Top news of the day from across the health care landscape.
A recent study showed that 23andMe, a popular DNA kit test, may be more likely to miss genetic mutations that can increase the risk of breast cancer, The New York Times reported. According to the article, the study, which included 100,000 individuals, showed that approximately 90% of those who carried a BRCA mutation would have been missed by 23andMe’s test. The DNA kit’s BRCA test claims to test for 3 common variants in the BRCA1 and BRCA2 genes that indicate an increased risk of breast cancer, but the study results revealed limitations in accurately identifying these genetic mutations with the test, the article reported.
CVS Health has agreed to pay $535,000 to resolve federal allegations that the chain filled dozens of forged Percocet prescriptions in Rhode Island, The Associated Press reported. According to the article, federal officials say the forged prescriptions were filled at several Rhode Island CVS locations between September 2015 and June 2017. Officials say the actions are in violation of the federal Controlled Substances Act, which places a “corresponding responsibility” on pharmacists to ensure that prescriptions are valid and legal, the article reported.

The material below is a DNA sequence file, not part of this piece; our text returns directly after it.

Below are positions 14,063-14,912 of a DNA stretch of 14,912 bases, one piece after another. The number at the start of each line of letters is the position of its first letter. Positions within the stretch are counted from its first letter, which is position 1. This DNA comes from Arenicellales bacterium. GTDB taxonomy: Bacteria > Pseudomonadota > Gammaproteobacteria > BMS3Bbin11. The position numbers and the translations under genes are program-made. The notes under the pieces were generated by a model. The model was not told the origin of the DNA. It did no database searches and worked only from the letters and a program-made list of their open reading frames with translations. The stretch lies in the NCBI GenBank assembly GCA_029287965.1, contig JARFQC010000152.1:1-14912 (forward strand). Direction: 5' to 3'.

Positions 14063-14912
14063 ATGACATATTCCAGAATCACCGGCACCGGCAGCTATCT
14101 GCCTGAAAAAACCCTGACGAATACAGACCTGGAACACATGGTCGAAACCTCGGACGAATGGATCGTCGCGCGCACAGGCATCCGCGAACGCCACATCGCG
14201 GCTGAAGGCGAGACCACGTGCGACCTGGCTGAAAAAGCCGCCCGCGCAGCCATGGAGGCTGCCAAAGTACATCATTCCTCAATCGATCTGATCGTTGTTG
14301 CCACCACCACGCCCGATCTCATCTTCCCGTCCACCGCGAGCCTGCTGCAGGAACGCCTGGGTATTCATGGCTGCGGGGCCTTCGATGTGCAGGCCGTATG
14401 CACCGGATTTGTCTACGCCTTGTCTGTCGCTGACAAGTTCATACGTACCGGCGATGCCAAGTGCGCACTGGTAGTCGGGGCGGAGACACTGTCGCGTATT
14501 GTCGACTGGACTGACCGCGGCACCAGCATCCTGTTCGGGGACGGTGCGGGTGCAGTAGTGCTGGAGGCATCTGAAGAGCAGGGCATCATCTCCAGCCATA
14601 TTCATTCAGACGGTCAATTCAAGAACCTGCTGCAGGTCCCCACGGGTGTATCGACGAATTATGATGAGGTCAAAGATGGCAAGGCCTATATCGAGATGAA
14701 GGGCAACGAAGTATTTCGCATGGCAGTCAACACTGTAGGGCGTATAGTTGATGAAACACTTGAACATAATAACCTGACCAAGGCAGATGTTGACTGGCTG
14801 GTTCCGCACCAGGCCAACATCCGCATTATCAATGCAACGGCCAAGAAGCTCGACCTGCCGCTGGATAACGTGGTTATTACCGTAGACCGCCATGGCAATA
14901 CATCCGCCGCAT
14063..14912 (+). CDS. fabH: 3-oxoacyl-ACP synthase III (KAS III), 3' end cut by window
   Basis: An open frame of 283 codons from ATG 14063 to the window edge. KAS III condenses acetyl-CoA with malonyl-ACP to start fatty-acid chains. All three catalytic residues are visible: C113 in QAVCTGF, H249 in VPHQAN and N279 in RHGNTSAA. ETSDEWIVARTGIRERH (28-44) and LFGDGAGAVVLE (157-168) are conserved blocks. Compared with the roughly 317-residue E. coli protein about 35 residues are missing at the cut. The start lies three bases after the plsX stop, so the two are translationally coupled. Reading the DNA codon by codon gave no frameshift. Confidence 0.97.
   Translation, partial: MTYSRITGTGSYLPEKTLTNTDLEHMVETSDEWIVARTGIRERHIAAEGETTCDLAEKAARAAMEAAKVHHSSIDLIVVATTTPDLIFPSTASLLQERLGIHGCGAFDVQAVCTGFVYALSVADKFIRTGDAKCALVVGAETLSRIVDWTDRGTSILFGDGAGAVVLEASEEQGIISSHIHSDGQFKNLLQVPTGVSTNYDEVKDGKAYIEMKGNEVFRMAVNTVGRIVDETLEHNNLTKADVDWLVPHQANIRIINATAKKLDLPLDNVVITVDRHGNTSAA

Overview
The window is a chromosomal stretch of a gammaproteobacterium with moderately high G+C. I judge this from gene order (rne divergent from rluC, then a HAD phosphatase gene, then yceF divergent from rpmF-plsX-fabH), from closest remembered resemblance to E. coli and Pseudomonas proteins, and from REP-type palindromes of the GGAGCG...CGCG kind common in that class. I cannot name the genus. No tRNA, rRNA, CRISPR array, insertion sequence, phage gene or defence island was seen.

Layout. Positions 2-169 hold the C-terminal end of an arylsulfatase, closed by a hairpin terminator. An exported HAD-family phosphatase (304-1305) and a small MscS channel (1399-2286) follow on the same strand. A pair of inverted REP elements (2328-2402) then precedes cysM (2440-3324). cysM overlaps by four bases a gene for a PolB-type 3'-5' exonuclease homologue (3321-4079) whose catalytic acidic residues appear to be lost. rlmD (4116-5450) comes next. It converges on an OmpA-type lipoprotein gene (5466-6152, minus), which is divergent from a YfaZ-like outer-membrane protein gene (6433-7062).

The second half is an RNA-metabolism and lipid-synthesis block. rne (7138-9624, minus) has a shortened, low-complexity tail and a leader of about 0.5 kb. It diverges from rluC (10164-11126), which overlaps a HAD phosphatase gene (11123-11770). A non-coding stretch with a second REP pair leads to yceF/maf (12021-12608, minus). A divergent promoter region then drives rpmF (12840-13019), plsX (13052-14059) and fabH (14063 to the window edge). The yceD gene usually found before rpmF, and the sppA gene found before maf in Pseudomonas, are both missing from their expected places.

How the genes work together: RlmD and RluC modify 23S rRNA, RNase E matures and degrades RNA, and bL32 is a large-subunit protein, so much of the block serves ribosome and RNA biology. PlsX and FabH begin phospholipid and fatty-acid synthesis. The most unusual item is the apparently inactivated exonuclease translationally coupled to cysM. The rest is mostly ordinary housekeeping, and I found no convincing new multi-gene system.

A new study suggests that individuals who regularly use cannabis may need higher doses of anesthesia for surgery, Reuters reported. According to the article, the study evaluated 250 patients who had minimally invasive procedures requiring anesthesia in Colorado, where recreational marijuana is legal. Compared with other patients, regular cannabis users needed more than twice as much of the anesthetic Propofol, 14% more of the analgesic fentanyl, and 20% more of the sedative midazolam, the article reported.